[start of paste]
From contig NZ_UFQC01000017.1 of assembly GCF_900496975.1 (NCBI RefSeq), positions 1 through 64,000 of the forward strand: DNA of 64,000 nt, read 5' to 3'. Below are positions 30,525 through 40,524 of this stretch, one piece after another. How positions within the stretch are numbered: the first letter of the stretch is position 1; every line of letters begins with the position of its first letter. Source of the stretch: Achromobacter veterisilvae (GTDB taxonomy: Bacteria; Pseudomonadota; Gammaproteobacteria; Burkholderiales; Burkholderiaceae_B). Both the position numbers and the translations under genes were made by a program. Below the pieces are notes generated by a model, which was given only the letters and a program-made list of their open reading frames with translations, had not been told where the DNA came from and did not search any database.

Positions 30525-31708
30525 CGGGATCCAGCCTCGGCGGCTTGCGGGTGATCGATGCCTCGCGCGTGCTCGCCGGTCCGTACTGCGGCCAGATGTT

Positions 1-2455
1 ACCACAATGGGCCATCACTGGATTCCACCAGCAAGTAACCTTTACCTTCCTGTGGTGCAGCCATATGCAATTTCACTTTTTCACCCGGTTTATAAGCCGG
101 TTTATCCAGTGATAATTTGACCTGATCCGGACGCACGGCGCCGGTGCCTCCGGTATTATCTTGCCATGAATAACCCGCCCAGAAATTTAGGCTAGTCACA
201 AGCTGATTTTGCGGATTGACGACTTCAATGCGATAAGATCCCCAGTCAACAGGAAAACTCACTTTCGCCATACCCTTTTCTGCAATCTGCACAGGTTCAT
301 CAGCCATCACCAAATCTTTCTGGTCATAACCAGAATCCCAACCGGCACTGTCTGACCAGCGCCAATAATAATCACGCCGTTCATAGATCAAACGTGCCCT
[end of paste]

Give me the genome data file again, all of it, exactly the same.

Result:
From contig NZ_UFQC01000017.1 of assembly GCF_900496975.1 (NCBI RefSeq), positions 1 through 64,000 of the forward strand: DNA of 64,000 nt, read 5' to 3'. Below are positions 30,525 through 40,524 of this stretch, one piece after another. How positions within the stretch are numbered: the first letter of the stretch is position 1; every line of letters begins with the position of its first letter. Source of the stretch: Achromobacter veterisilvae (GTDB taxonomy: Bacteria; Pseudomonadota; Gammaproteobacteria; Burkholderiales; Burkholderiaceae_B). Both the position numbers and the translations under genes were made by a program. Below the pieces are notes generated by a model, which was given only the letters and a program-made list of their open reading frames with translations, had not been told where the DNA came from and did not search any database.

Positions 30525-31708
30525 CGGGATCCAGCCTCGGCGGCTTGCGGGTGATCGATGCCTCGCGCGTGCTCGCCGGTCCGTACTGCGGCCAGATGTT

Positions 1-2455
1 ACCACAATGGGCCATCACTGGATTCCACCAGCAAGTAACCTTTACCTTCCTGTGGTGCAGCCATATGCAATTTCACTTTTTCACCCGGTTTATAAGCCGG
101 TTTATCCAGTGATAATTTGACCTGATCCGGACGCACGGCGCCGGTGCCTCCGGTATTATCTTGCCATGAATAACCCGCCCAGAAATTTAGGCTAGTCACA
201 AGCTGATTTTGCGGATTGACGACTTCAATGCGATAAGATCCCCAGTCAACAGGAAAACTCACTTTCGCCATACCCTTTTCTGCAATCTGCACAGGTTCAT
301 CAGCCATCACCAAATCTTTCTGGTCATAACCAGAATCCCAACCGGCACTGTCTGACCAGCGCCAATAATAATCACGCCGTTCATAGATCAAACGTGCCCT